Disability Harassment is Illegal under California Law

icon-harassmentUnder California’s Fair Employment and Housing Act (“FEHA”), it is an unlawful for an employer or any other person to harass an employee due to their physical disability, mental disability, or medical condition.[1] Unlike claims for discrimination, liability for harassment applies to “any person” and thus extends to individuals, including individual supervisory employees.[2]

In order for harassment to be actionable under the FEHA, the conduct must be “sufficiently severe or pervasive to alter the conditions of the victim’s employment and create an abusive working environment.”[3] Notably, the conduct need only be severe or pervasive.[4] The words “severe” and “pervasive” have no peculiar meanings under the law. The adjective “severe” is defined as “strongly critical and condemnatory” or “inflicting pain or distress.”[5] The verb “pervade” is defined as “to become diffused throughout every part of.”[6]

As to whether the alleged conduct is sufficiently severe or pervasive, a jury should consider the totality of circumstances.[7] The relevant jury instruction identifies the following factors that may be considered, among others: “(a) The nature of the conduct; (b) How often, and over what period of time, the conduct occurred; (c) The circumstances under which the conduct occurred; (d) Whether the conduct was physically threatening or humiliating; and (e) The extent to which the conduct unreasonably interfered with an employee’s work performance.”[8]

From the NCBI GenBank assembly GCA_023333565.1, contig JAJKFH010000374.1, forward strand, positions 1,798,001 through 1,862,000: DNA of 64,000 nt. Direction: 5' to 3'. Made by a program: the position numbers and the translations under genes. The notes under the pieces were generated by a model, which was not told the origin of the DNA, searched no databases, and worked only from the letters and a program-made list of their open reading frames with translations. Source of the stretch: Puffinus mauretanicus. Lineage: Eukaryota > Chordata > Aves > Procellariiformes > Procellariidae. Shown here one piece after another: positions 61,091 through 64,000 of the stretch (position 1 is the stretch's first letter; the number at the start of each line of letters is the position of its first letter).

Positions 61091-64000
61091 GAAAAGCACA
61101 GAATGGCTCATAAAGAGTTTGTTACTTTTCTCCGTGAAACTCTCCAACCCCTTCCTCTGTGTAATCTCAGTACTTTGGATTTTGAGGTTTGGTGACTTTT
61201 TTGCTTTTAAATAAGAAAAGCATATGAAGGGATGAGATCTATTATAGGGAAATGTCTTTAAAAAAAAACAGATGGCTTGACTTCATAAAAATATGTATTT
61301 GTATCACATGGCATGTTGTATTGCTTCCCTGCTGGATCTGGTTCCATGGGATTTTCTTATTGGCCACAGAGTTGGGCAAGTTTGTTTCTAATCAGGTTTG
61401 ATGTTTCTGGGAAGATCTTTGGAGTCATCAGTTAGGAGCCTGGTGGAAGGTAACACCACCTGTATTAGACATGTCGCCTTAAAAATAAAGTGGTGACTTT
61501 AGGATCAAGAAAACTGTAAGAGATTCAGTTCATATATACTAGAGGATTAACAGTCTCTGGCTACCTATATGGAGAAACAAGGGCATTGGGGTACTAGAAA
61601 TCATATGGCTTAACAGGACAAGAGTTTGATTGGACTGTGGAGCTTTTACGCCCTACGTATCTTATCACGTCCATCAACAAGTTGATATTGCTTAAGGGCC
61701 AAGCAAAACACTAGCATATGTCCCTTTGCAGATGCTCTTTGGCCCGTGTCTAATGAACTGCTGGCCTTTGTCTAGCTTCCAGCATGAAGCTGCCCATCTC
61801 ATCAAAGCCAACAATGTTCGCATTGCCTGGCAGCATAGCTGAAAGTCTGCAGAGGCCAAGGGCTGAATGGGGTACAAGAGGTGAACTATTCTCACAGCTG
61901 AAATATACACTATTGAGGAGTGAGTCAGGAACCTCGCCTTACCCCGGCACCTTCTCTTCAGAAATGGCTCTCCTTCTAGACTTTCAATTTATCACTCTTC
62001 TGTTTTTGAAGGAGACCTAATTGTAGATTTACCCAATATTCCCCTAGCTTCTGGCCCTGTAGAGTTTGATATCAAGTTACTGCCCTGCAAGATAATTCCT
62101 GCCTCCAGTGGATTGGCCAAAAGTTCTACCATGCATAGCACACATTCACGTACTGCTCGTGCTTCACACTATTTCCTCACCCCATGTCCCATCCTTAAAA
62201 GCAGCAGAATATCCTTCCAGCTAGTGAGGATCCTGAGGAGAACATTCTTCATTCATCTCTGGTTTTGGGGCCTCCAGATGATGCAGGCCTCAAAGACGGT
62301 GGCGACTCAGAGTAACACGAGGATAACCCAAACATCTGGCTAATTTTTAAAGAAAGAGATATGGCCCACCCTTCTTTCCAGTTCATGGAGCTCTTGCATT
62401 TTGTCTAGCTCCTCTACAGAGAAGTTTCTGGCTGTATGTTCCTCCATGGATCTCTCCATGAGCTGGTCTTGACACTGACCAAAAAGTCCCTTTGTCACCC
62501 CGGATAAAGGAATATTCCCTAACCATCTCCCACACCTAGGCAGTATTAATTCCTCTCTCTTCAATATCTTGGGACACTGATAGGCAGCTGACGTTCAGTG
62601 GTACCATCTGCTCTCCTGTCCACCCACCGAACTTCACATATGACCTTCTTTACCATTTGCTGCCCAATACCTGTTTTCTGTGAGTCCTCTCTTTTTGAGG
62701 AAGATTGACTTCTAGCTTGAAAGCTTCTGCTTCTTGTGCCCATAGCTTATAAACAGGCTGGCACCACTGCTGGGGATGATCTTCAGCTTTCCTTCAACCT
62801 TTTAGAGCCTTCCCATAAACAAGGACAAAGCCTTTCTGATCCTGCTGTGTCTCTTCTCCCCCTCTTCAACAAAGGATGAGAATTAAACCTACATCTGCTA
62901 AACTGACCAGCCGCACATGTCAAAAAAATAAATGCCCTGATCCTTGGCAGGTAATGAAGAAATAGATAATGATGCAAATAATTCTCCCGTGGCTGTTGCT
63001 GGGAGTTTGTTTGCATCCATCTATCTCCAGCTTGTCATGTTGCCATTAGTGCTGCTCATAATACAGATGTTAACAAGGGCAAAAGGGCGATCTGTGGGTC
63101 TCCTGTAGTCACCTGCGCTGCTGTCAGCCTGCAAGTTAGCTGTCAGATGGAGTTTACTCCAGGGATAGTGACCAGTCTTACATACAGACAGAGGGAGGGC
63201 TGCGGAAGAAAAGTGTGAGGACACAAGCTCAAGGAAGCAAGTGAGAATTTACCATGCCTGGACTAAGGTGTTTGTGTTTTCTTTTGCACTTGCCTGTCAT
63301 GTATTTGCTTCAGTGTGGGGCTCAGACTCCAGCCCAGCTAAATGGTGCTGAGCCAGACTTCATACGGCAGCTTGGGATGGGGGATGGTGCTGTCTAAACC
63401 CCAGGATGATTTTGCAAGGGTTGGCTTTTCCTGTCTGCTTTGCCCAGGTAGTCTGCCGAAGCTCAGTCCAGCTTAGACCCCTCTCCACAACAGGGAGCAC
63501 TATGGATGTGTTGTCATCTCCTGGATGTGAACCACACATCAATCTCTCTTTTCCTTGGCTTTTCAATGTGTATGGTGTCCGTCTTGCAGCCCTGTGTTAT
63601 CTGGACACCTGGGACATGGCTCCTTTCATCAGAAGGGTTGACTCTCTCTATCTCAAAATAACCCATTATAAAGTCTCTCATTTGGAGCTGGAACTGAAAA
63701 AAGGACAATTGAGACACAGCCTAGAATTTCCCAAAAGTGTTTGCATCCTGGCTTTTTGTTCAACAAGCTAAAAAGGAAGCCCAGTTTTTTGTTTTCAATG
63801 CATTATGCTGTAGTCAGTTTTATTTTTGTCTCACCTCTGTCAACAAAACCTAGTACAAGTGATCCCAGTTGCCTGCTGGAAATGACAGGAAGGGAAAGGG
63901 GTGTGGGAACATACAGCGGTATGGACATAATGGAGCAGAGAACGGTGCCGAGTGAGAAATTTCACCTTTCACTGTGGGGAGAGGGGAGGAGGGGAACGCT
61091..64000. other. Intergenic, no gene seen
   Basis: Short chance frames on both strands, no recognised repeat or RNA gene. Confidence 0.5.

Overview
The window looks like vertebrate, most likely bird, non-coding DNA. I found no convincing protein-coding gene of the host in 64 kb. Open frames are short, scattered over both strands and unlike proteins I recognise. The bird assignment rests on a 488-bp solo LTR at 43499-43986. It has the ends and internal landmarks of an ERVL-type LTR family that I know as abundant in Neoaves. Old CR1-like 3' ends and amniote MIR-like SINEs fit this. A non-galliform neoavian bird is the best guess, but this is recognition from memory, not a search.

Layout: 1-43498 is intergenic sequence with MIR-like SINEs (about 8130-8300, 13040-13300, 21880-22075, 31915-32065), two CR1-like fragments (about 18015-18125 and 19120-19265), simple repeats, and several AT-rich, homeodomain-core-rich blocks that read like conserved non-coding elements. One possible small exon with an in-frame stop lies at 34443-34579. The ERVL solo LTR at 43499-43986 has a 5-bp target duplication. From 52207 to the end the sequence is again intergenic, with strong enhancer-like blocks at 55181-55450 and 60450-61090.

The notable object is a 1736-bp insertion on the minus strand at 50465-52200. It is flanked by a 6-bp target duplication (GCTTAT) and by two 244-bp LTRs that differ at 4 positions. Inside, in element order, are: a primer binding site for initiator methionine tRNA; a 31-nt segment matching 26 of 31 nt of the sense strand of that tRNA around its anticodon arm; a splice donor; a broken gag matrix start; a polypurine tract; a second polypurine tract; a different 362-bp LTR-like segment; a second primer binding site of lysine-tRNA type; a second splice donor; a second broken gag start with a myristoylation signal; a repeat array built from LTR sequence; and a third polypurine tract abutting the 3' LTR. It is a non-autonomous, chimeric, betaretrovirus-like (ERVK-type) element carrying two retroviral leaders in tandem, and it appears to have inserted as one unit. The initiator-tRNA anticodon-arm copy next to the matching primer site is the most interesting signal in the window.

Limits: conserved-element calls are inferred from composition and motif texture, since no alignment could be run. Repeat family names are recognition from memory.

In Caldera v. Department of Corrections and Rehabilitation, the court affirmed a jury verdict in favor of the plaintiff on a claim for disability harassment.[9] The plaintiff alleged that he was mocked for his stutter multiple times in front of others.[10] To make matters worse, the harasser’s conduct had been broadcast over the prison’s radio system, and heard by about 50 employees.[11] Other incidents of harassment had occurred in front of the plaintiff’s co-workers.[12] Additionally, the plaintiff’s psychologist had testified that the harassment had caused the plaintiff to experience psychological disorders.[13] This evidence was more than enough to support the jury’s determination that the harassing conduct had been both severe and pervasive, although either would have been sufficient.[14]

[1] Cal. Gov’t Code § 12940(j)(1).

[2] Janken v. GM Hughes Electronics, 46 Cal.App.4th 55, 65 (1996).

[3] Nazir v. United Airlines, Inc., 178 Cal.App.4th 243, 263-264 (2009).

[4] Ramirez v. Wong,188 Cal.App.4th 1480, 1488 (2010).

[5] Webster’s Collegiate Dictionary (11th ed. 2007) p. 1140, col. 2.

[6] Id. at p. 925, col. 2.

[7] Fisher v. San Pedro Peninsula Hosp., 214 Cal.App.3d 590, 609-610 (1989).

[8] CACI No. 2524.

[9] Caldera v. Dep’t of Corr. & Rehab., 25 Cal.App.5th 31, 38–43 (2018).

[10] Id. at 34.

[11] Id. at 35.

[12] See id. at 34-36.

[13] Id. at 35.

[14] Id. at 39.